There is a new air of optimism at Air India.
Air India’s recent plan to shift around 19,000 of its employees to its ground handling and engineering subsidiaries hinged on the decision of its employee unions. That fact alone speaks volumes. In all, seven unions were involved in the talks in April; and whilst negotiations were difficult, a decision was finally made.
It has taken a long time for the carrier to realise that splitting up the employee body and creating a separate entity for the ground handling function would be ultimately to its advantage. Analysts believe that such a trimming of the workforce to service the carrier’s needs ought to bear fruit. This step, though, is only part of the approach that will see it try and rid itself of the reputed US$4bn level of debt that is hanging around its neck. Other actions will include the delivery of several B787 Dreamliners, the first of which should start service next year. Their acclaimed frugality should help the airline to the tune of a 20% operational saving. Finally, debt restructuring, courtesy of the country’s banks, will assist in keeping the carrier aloft – and hopefully put it on course for a profitable future.
The recent decision taken by U.S. Exim Bank to support Air India (AI) financially has been received with mixed feelings. Most American carriers have labeled AI as “one of the most poorly-run airlines in the world,” and have strongly opposed the $3.4 billion loan to it to buy Boeing 787 Dreamliners.
Air India has pending orders for 27 Boeing Dreamliners, the deliveries of which are expected to begin by the end of this year. These are part of the 68-aircraft order placed by the national carrier with the U.S. plane manufacturer.
Personally, I think that AI has caught a huge break. With no financial backing and dipping commercial value, this was possibly one of the last resorts. I’m not really sure but the kudos probably need to be directed towards Rohit Nandan, who recently replaced Arvind Jadhav (no relation to me) as Chairman.
The opposition by American carriers has resulted in the Air Transport Association (ATA), a trade group representing America’s biggest carriers, shooting off a letter to U.S. Export-Import Bank Chairman Fred Hochberg opposing the decision, saying Air India’s financial ill-health should disqualify it from getting American help.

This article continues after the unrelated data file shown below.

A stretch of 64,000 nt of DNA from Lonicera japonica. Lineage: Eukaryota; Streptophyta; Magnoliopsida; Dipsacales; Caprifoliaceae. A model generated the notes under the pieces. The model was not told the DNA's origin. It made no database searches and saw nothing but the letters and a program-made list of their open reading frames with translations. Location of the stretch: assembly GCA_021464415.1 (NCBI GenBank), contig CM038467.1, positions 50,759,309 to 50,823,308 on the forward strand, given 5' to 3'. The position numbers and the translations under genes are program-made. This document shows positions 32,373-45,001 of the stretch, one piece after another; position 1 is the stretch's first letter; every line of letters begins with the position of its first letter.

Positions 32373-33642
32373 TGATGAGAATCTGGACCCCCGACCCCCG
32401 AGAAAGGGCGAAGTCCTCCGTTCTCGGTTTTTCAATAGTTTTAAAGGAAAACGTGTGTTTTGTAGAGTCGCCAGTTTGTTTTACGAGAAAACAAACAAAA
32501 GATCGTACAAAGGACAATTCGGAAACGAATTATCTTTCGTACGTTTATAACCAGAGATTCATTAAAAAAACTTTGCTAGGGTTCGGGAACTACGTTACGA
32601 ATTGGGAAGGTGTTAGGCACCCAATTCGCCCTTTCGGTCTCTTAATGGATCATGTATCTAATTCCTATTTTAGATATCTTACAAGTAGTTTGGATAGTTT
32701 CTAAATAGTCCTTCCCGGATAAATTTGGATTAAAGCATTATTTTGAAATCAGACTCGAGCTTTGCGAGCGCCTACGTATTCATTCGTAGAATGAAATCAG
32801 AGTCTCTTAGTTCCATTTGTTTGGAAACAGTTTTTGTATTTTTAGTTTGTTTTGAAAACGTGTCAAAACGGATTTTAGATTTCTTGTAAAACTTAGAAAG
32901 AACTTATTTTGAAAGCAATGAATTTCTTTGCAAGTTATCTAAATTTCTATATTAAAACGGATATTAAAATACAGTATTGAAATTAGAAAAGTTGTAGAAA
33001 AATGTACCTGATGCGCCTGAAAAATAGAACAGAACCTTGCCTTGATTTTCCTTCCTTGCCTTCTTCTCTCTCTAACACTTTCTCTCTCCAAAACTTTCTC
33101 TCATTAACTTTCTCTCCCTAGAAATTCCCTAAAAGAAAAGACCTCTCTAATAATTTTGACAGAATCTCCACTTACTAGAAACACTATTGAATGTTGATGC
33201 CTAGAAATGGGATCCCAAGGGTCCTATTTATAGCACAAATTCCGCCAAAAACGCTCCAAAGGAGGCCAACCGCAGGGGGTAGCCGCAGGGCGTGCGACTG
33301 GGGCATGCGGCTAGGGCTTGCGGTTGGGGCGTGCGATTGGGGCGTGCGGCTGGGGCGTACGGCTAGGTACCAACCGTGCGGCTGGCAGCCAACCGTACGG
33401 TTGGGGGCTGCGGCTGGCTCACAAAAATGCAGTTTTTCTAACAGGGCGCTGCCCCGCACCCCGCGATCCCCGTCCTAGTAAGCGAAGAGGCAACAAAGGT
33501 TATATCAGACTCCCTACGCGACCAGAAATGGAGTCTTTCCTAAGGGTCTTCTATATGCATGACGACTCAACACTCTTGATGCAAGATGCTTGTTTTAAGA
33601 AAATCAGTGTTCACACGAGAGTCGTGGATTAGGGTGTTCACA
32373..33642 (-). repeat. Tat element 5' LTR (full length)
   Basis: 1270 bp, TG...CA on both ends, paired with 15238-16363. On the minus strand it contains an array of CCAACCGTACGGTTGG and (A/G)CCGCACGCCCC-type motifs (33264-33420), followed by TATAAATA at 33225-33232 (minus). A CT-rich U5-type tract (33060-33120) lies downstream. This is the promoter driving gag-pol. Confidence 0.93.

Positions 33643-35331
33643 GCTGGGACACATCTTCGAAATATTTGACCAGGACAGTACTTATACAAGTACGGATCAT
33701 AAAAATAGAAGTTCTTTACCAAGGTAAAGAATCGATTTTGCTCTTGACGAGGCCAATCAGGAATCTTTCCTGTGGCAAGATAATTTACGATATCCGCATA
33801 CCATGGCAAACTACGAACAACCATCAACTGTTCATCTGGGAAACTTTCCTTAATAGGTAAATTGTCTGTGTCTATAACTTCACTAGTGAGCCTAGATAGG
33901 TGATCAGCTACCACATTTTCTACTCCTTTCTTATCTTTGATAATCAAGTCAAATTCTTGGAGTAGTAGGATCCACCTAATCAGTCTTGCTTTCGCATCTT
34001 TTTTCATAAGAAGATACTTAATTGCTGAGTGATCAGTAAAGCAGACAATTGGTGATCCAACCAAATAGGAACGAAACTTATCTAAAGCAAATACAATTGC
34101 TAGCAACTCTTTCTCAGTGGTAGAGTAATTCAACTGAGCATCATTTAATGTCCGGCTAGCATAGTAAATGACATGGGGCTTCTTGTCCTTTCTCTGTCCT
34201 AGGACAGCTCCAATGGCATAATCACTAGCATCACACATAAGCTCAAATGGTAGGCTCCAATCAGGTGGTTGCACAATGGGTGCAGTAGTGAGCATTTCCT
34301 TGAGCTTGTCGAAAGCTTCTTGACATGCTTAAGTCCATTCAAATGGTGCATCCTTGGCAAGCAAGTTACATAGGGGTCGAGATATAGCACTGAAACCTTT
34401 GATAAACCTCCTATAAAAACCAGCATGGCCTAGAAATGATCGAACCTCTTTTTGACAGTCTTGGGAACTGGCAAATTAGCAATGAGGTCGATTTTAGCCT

The U.S. Exim Bank had last month decided to give loan guarantees of $1.3 billion to support Air India’s fleet acquisition from Boeing and another $2.1 billion preliminary commitment to support future deliveries of the U.S. aerospace company’s planes to the Indian national carrier.
From a business perspective, I have always believed that financial stability is the key to a successful airline. Profit margin, commercial (face) value, etc follow. The murky waters in the Indian Aviation Market today have made most airlines (read: Kingfisher Airlines) adapt to the oncoming wave.
It is just one of those situations, where you want to be proud of your country’s airline, but they just keep messing up. I keep looking for reasons to praise the good work done by anyone in India in this field. This past month, though, I wish had never happened for Air India. It started off as a routine strike by the pilots due to wage issues. It then turned into a huge problem for an airline run by the Indian government as the debt increased. Flights were grounded, passengers were left fuming. This really isn’t the way it should be, especially if you want to be called the country’s best airline. The problems begin in the organization. If the important people behind the scenes don’t make the right decisions, it turns into a recipe for disaster. The perfect example would be decreasing benefits for pilots through their wages without their consent.
If that wasn’t enough, a few days later the following happened. 4 crew members of IC-884 from Sharjah to Delhi began a brawl on-board an Airbus A-320 at 30,000 feet. People have read this and laughed, ridiculed at it. But the fact of the matter remains that this type of incident is completely unacceptable. It creates a huge risk and invites trouble through the front door. The crew didn’t deny that they exchanged blows mid-flight, but the speculation remains about the reason behind it all. One of the flight attendants has filed charges of molestation against the pilots and claims that a fellow attendant was defending her against the pilots when the 2 vs 2 brawl began. As passengers looked on with utter disbelief, the 4 of them managed to bruise each other considerably and then get back to work.
A pre-condition to an unsafe act, this incident has not only left a black mark on Air India, but it has also confirmed the suicidal nature of the company. It is wrong to say that such an incident shows how nonprofessional the entire crew of Air India is, but that’s what people are saying. At the end of the day, the customer wants satisfaction, not to be disturbed when he is sleeping by the elbow of the co-pilot after it ricocheted off the attendant’s face. Getting back from this abyss will be very difficult for Air India, and even though they claim that they can, it is near impossible in the near future.
I’m sure the DGCA is fuming over the incident and rightly so. The fantastic four will be lucky if they fly again in uniform. It is just incidents like these and simple decorum that separates the best from the pathetic. I don’t think I’m going to fly Air India again.